Introducing: Stefan Cristian Ionescu

11. Juli 2017

Stefan Cristian Ionescu is currently a Visiting Researcher at the MPIeR. He has been at the Institute since April and will stay until the end of September.

Dr. Ionescu, welcome to Frankfurt and to our Institute! Where are you from?

S. Ionescu: I am from Bucharest, Romania.

You completed your doctorate in history at Clark University, Massachusetts. What was the topic of your research?

S. Ionescu: I studied law (LLB) at the Bucharest Law School (University of Bucharest) and history and Jewish studies (MA) at Central European University (Budapest, Hungary). I earned my doctoral degree in history at Clark University (Strassler Center for Holocaust and Genocide Studies, Department of History) in Worcester, Massachusetts, USA. My doctoral research examined the process of Romanianization (the equivalent of Nazi Aryanization) of Jewish and Roma/Gypsy property in World-War-II Bucharest and was published in 2015 by Palgrave Macmillan (part of its series on the history of genocide) as Jewish Resistance to Romanianization, 1940-1944.

Could you tell us more about your academic career so far?

S. Ionescu: After finishing my PhD (in August 2013), I worked as a visiting lecturer and research associate at Chapman University, USA (2013-2015) and as an adjunct assistant professor of history at Elon University, USA (2015-2016), where I taught courses on the Holocaust and genocide as well as European history. I was also a research fellow at Duke University’s Center for European Studies (2015-2016), a postdoctoral research fellow at the Research Institute of the University of Bucharest (2016), and the Judith B. and Burton P. Resnick Visiting Fellow at the Jack, Joseph and Morton Mandel Center for Advanced Holocaust Studies, United States Holocaust Memorial Museum in Washington, DC (2016-2017).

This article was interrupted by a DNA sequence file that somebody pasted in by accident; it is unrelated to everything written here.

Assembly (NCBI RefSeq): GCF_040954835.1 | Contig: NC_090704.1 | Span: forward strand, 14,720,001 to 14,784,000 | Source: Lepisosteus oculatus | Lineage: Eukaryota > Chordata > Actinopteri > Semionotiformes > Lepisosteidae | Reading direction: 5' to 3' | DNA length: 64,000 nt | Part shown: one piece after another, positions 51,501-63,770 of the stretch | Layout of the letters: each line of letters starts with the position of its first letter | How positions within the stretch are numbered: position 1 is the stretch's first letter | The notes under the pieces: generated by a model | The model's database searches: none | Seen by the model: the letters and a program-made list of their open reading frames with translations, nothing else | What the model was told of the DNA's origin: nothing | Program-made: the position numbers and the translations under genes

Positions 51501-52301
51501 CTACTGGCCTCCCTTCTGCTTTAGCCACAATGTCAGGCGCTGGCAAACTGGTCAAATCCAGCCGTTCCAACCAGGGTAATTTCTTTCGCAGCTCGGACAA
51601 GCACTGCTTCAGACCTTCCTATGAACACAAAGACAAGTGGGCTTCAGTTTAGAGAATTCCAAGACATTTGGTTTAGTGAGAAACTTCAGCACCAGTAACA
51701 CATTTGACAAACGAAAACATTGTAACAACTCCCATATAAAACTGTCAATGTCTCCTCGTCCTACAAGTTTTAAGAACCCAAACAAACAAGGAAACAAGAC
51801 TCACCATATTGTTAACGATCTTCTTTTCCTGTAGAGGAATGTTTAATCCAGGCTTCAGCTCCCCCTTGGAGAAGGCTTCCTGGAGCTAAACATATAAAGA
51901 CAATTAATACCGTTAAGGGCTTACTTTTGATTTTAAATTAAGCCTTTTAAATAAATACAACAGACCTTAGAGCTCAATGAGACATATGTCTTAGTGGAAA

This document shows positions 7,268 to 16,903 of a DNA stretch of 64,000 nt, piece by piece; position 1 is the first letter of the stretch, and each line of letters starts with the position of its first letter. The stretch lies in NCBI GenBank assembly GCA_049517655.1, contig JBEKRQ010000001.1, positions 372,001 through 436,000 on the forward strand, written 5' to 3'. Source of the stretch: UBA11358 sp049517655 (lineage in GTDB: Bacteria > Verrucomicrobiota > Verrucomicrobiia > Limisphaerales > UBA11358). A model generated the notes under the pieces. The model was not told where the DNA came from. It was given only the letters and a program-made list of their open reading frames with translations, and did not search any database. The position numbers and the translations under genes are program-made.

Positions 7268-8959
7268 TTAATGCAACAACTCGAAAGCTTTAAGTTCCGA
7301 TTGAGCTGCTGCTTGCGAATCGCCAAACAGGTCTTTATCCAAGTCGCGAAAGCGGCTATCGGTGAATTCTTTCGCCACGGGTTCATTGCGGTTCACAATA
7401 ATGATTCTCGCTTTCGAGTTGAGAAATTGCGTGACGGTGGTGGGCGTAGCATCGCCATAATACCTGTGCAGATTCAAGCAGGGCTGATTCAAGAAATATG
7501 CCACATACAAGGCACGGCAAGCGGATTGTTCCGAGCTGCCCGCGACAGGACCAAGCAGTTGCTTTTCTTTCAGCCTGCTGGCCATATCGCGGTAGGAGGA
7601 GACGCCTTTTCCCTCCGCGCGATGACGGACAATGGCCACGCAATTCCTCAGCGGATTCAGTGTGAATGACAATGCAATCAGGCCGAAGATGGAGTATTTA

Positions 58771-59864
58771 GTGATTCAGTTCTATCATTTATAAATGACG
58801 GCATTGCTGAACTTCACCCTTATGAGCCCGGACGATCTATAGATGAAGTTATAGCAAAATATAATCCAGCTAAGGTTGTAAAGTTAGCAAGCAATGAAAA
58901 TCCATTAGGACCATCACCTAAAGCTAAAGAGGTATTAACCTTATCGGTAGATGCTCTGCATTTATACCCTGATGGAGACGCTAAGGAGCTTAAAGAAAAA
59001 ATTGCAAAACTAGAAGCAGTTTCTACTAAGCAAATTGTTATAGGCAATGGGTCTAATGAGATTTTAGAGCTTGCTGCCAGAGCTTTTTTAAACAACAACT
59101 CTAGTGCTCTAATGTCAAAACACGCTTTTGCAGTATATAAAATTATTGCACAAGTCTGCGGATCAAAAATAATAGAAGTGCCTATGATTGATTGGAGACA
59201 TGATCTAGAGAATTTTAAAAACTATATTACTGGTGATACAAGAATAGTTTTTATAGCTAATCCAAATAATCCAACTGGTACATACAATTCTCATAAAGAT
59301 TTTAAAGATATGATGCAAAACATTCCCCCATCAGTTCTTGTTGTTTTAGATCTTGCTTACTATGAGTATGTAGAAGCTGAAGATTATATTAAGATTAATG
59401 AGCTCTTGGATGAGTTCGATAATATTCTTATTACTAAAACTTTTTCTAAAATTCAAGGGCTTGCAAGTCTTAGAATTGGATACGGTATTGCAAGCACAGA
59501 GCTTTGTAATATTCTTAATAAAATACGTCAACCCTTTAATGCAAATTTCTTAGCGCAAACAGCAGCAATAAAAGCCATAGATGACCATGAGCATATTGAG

This is your first time in Germany. What are you researching here at the MPIeR?

S. Ionescu: At the Max-Planck-Institute I am working on my book manuscript examining the restitution of Jewish property in post-Holocaust Bucharest, 1944-1950. I am at a stage of advanced writing and revising several completed chapters. This current project is following up on my first book published in 2015.

The Institute offers a lot of different events for researchers. Have you enjoyed them so far?

S. Ionescu: In addition to writing my book manuscript, I am benefiting in several ways from my stay at the MPleR. I presented my current book project in the guest workshop “Law and Diversity - Legal Categories and Identities” organised by Lorena Ossio Bustillos, and I received useful feedback from several participants. I also really enjoyed discussing my current and future projects with other guests and permanent researchers of the MPleR. Moreover, I attended some of the seminars and lectures, like the Common Law Research Seminar, where I heard some interesting ideas about different research topics and methods.

Which book can you recommend as an introduction to your field of research?

S. Ionescu: A good generic book about the issue of restitution and reparations is The Guilt of Nations: Restitution and Negotiating Historical Injustices (2000) by Elazar Barkan

And last but not least, what was the last book you enjoyed in your free time?

S. Ionescu: The Good Soldier Svejk: and His Fortunes in the World War (2005) by Jaroslav Hasek (author), Josef Lada (Illustrator) and Cecil Parrott (Translator, Introduction).

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